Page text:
Hi: My name’s Jack

Hi: My name’s Jack

Hi: My name’s Jack
I’m told that I can be a bit ‘energetic’ at times, but that’s just because I’m usually full of life. But just at the moment, I’m feeling pretty sad as are most of my doggy and horse friends.

You see, the humans around here try their best to keep us fed and sheltered, (I especially LOVE sardines – they are my FAVOURITE!), but they have had to close their shops which, they say, brings in most of the money they use to look after us.

I’ve offered to do some work testing food for local bakeries, but apparently, that isn’t allowed even in normal times.

Anyway, it looks like I may have to go on short rations unless you are able to help us. (I’m told that I’m always hungry unless I’m sleeping, and I need my daily digestive biscuit). Don’t forget, every penny, (or biscuit) helps!

I’ve put some details below, (with a bit of help from the humans), in case you are able to help us.

Love & Licks,


You can help us in lots of different ways. You can:

Are there any other ways you can help?
As we all have to deal with a world where less shops are open, we will probably all make more use of on-line shopping then before. But even this can be used to help us without any cost to yourselves.
Many on-line retailers will donate 0.5% to 1% of the net price of a purchase to a charity of your choice at no cost to you. Please check out the retailers below and consider helping us by choosing Tia Rescue as your preferred charity:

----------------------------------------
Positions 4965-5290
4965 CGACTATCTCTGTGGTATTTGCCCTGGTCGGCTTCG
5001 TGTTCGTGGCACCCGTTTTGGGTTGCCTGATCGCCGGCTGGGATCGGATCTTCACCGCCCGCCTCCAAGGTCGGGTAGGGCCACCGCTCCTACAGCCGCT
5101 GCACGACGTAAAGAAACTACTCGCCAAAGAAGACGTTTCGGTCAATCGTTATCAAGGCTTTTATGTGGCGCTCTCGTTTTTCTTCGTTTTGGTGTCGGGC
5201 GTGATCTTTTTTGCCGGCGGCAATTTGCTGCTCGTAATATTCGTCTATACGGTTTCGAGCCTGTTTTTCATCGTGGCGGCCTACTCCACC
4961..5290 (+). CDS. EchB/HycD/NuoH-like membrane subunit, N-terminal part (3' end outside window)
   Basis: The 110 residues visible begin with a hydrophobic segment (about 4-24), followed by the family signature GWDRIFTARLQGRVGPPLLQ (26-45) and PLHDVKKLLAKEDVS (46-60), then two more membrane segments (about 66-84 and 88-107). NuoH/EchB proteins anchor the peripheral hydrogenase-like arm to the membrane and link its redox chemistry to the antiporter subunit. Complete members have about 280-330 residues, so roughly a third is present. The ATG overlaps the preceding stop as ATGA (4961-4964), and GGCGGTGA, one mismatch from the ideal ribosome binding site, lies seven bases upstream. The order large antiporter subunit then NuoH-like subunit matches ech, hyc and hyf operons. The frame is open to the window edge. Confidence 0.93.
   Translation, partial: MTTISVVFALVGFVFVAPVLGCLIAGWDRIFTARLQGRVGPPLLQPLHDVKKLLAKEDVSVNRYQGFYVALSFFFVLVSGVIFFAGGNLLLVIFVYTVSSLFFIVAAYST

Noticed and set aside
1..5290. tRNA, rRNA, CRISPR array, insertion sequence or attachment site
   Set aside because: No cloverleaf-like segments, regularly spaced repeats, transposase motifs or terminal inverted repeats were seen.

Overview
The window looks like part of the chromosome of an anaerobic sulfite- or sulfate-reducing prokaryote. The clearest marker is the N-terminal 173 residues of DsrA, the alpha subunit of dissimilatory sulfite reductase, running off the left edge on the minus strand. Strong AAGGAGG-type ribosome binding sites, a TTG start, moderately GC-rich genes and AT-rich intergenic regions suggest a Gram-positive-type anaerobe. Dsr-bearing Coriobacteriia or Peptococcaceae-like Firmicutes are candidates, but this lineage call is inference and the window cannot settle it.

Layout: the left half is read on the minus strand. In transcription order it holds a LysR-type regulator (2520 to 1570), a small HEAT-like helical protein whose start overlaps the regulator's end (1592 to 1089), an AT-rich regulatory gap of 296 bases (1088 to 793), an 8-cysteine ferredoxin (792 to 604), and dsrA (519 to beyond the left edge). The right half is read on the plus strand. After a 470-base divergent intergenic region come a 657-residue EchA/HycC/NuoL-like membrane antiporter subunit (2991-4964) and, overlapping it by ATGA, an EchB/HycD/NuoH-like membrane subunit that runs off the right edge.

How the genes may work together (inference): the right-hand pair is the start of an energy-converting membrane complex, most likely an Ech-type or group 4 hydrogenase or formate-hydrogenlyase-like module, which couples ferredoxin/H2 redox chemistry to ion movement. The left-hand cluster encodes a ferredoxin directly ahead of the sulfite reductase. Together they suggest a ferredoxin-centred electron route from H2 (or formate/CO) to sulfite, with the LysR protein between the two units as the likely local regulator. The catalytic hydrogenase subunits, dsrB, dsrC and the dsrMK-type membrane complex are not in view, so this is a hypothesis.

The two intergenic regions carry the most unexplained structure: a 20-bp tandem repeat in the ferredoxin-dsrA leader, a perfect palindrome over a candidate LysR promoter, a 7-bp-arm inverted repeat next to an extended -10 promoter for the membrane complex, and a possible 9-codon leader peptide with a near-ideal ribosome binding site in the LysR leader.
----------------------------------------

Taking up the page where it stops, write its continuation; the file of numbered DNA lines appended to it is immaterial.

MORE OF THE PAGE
Stay safe  Stay in  Sort out
As you all stay safe at home, we know many of you are keeping yourselves busy clearing out wardrobes and cupboards and having declutters in garages and sheds.  Please keep all your much needed donations bagged and ready to drop into your local Tia Rescue charity shop or at the farm when we reopen. Thank you for your ongoing support for the work we do.

Stay safe Stay in and Sort out.

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Writer’s block

Writer’s block

As some of you may know we have been causing trouble for 25 years. We could fill a three-volume novel with the tales of our past endeavours and exploits. Frankly we sailed a bit too close to the wind on occasion. Anyone remember why Jason ended up in the dock? The Bafta performance given by a volunteer to get a dog off a trainer (he never forgave us)? The trainer stripping off in the yard?

The usual suspects may recall Tia once published a book – ‘A Decade of Dogs’. It was actually quite lucrative as we recall. Well with most of the population under house arrest, maybe now is an ideal time to have another bash at it to celebrate our anniversary. So if you are bored with the books you always meant to read, finished the jigsaw and watching James Martin on the cookery channel (it’s my ‘ouse) has paled, now is the time to give it a go.

We would love to hear your tales about our dogs. Warts and all. The kitchens they ate, the looks of horror from friends as a small horse peed up the curtains, corns, we’ve all been there, please send them to us and we’ll try and cobble enough to put a little book together.

After all how else can a rescue celebrate its silver anniversary.

Give it a go and send them to me..



The Dog With No Bark

The Dog With No Bark